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Michael Bloomberg: You can’t teach a coal miner to code

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There should be solutions and systems in place to help the people who have lost jobs because of closed coal plants and mines, said former New York Mayor and entrepreneur Michael Bloomberg said at the Bloomberg Energy Summit on Wednesday. He said that he gives “a lot of money to the Sierra Club,” to help close dirty coal plants as natural gas and clean energy projects come online, but he iterated that as a society we have to “have some compassion to do it gently.”

Subsidies to help displaced workers are one option, said Bloomberg, while re-training is another option. But, in a slight to the tech industry’s sometimes out-of-touch nature with workers outside of Silicon Valley, he said retraining needs to be realistic:

You’re not going to teach a coal miner to code. Mark Zuckerberg says you teach them [people] to code and everything will be great. I don’t know how to break it to you . . . but no.

The comment about Zuckerberg is just the latest indication of the backlash against the tech industry, which has developed a reputation for being filled with over-privileged, overpaid developers and execs that have little compassion for the struggles outside of the tech bubble. This reputation has culminated in protests against Google buses, and even against tech executives.


Outside of the tech industry, there’s a significant energy shift happening across the U.S. Older coal plants are being closed, following the rise of cheap natural gas, as well as the EPA’s plans to regulate carbon emissions (coal is the dirtiest form of electricity generation). Between 2007 and 2012, coal’s contribution to the U.S. electricity supply went from 50 percent to 37 percent. In a unusual twist, some of the country’s coal mines are actually not being shut down along with the plants, but are sending coal to other quickly developing countries like India.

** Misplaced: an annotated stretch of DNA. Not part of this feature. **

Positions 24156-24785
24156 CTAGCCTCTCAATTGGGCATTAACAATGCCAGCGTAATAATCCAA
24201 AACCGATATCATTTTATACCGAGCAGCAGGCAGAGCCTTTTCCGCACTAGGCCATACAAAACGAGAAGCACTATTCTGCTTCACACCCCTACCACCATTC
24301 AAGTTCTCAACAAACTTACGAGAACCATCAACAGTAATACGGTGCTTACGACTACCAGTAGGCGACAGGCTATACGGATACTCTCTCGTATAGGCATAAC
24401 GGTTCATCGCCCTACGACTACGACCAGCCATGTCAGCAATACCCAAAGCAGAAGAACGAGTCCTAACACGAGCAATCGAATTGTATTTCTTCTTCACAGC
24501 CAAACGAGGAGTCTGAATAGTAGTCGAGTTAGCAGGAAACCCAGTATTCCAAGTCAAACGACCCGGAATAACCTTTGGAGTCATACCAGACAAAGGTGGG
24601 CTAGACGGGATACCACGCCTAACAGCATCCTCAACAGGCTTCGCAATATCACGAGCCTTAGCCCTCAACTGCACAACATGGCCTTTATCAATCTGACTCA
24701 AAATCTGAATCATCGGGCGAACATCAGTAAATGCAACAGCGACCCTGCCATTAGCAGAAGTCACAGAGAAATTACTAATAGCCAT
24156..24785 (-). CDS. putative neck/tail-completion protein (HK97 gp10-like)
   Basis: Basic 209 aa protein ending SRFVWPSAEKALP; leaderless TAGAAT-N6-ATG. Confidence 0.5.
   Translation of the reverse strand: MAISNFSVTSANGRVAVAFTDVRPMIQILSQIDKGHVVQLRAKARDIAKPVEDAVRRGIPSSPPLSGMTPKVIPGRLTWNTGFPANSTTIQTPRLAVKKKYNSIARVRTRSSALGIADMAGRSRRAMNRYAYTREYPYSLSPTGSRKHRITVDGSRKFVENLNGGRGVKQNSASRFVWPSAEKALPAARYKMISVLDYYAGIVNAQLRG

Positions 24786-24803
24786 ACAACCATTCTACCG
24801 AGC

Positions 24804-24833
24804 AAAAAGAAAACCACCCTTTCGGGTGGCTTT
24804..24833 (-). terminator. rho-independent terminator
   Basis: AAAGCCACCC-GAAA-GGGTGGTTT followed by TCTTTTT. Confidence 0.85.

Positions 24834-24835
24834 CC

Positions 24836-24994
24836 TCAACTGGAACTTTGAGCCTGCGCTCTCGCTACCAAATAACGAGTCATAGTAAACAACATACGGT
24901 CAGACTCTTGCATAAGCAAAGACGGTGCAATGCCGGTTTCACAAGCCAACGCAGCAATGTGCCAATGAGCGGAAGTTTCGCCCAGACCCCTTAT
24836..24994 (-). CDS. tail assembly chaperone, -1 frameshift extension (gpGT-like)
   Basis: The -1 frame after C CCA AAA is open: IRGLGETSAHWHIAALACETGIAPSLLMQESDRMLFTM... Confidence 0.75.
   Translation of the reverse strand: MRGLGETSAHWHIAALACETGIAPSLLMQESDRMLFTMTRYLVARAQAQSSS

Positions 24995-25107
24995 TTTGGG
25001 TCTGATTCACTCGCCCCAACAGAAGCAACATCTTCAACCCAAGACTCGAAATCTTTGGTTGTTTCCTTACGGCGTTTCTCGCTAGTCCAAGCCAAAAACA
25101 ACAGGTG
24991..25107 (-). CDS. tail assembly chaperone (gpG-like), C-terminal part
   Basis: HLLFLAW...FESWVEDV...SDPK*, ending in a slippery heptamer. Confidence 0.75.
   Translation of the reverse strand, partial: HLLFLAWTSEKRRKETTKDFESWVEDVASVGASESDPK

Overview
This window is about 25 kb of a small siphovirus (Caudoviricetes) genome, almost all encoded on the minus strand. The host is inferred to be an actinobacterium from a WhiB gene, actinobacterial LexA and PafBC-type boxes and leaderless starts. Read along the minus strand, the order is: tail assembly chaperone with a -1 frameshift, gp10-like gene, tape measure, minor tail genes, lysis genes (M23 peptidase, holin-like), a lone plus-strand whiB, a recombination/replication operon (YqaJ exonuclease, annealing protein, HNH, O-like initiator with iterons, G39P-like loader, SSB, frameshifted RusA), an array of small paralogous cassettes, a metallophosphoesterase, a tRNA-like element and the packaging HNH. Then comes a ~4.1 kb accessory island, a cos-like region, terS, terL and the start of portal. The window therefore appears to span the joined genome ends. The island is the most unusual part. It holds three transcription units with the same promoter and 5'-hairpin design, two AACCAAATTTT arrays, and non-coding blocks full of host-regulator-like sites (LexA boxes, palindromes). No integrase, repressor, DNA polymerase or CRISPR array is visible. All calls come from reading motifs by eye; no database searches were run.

However, few new coal plants are being built. New coal power only made up 10 percent of the total newly added electricity generation in 2013. At the same time, new natural gas made up almost half of the new electricity capacity, solar made up about a third of new electricity, and wind delivered about 7 percent of new electricity.

But as coal plants and mines are closed, there will obviously be displaced workers in coal-heavy states that are already facing a suffering economy. This will have major implications on society, and we need to find solutions to help them, said Bloomberg.

42 Responses to “Michael Bloomberg: You can’t teach a coal miner to code”

  1. Kaarle Kulvik